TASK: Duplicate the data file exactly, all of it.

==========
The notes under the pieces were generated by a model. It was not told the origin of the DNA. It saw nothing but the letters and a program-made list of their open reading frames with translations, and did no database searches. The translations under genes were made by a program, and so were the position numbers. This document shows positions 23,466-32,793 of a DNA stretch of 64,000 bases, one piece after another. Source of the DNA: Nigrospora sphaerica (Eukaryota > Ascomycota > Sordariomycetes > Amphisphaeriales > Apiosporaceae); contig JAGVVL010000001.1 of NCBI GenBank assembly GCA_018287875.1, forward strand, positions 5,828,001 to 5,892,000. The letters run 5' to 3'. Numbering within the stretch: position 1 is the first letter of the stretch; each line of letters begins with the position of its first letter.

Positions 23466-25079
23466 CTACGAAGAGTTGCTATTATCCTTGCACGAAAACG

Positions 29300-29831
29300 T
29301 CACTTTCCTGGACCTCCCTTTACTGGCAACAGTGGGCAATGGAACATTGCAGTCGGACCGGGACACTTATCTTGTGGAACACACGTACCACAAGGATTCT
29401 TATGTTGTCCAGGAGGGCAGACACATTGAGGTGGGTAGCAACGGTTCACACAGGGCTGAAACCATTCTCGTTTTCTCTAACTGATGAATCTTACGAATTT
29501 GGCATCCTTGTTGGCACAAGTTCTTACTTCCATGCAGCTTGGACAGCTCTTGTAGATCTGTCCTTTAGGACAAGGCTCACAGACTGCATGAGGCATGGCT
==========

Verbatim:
The notes under the pieces were generated by a model. It was not told the origin of the DNA. It saw nothing but the letters and a program-made list of their open reading frames with translations, and did no database searches. The translations under genes were made by a program, and so were the position numbers. This document shows positions 23,466-32,793 of a DNA stretch of 64,000 bases, one piece after another. Source of the DNA: Nigrospora sphaerica (Eukaryota > Ascomycota > Sordariomycetes > Amphisphaeriales > Apiosporaceae); contig JAGVVL010000001.1 of NCBI GenBank assembly GCA_018287875.1, forward strand, positions 5,828,001 to 5,892,000. The letters run 5' to 3'. Numbering within the stretch: position 1 is the first letter of the stretch; each line of letters begins with the position of its first letter.

Positions 23466-25079
23466 CTACGAAGAGTTGCTATTATCCTTGCACGAAAACG

Positions 29300-29831
29300 T
29301 CACTTTCCTGGACCTCCCTTTACTGGCAACAGTGGGCAATGGAACATTGCAGTCGGACCGGGACACTTATCTTGTGGAACACACGTACCACAAGGATTCT
29401 TATGTTGTCCAGGAGGGCAGACACATTGAGGTGGGTAGCAACGGTTCACACAGGGCTGAAACCATTCTCGTTTTCTCTAACTGATGAATCTTACGAATTT
29501 GGCATCCTTGTTGGCACAAGTTCTTACTTCCATGCAGCTTGGACAGCTCTTGTAGATCTGTCCTTTAGGACAAGGCTCACAGACTGCATGAGGCATGGCT